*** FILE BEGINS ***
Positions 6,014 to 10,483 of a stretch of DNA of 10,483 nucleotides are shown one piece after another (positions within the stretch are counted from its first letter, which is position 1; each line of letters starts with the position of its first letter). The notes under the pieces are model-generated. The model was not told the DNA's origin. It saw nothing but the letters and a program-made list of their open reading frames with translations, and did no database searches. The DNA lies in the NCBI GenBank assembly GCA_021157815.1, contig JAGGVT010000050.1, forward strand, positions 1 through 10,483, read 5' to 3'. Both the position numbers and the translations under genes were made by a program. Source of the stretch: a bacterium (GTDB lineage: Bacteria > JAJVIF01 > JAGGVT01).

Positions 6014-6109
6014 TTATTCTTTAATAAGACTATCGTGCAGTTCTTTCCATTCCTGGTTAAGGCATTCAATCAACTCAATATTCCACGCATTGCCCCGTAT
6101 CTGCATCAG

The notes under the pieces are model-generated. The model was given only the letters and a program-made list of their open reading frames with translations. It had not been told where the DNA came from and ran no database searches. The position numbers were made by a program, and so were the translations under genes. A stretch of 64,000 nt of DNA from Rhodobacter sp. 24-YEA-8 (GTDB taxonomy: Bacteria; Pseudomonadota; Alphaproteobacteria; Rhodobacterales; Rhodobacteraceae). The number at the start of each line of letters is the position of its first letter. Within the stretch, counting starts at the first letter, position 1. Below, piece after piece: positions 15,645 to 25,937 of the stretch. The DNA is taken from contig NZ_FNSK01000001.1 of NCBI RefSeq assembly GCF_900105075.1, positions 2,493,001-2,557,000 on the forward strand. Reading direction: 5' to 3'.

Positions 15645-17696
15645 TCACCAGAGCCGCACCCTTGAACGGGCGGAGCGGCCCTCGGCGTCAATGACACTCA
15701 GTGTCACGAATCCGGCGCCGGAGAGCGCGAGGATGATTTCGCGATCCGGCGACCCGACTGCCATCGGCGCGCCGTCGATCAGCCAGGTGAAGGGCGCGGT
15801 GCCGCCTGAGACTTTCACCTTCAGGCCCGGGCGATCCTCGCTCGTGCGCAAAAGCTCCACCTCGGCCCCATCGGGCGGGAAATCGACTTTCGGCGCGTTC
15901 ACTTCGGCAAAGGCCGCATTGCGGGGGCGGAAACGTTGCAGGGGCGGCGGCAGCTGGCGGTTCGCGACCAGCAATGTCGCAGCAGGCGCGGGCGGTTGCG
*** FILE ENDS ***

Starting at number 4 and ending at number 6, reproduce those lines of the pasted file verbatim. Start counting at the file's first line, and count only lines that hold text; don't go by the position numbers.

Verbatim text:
6101 CTGCATCAG

The notes under the pieces are model-generated. The model was given only the letters and a program-made list of their open reading frames with translations. It had not been told where the DNA came from and ran no database searches. The position numbers were made by a program, and so were the translations under genes. A stretch of 64,000 nt of DNA from Rhodobacter sp. 24-YEA-8 (GTDB taxonomy: Bacteria; Pseudomonadota; Alphaproteobacteria; Rhodobacterales; Rhodobacteraceae). The number at the start of each line of letters is the position of its first letter. Within the stretch, counting starts at the first letter, position 1. Below, piece after piece: positions 15,645 to 25,937 of the stretch. The DNA is taken from contig NZ_FNSK01000001.1 of NCBI RefSeq assembly GCF_900105075.1, positions 2,493,001-2,557,000 on the forward strand. Reading direction: 5' to 3'.

Positions 15645-17696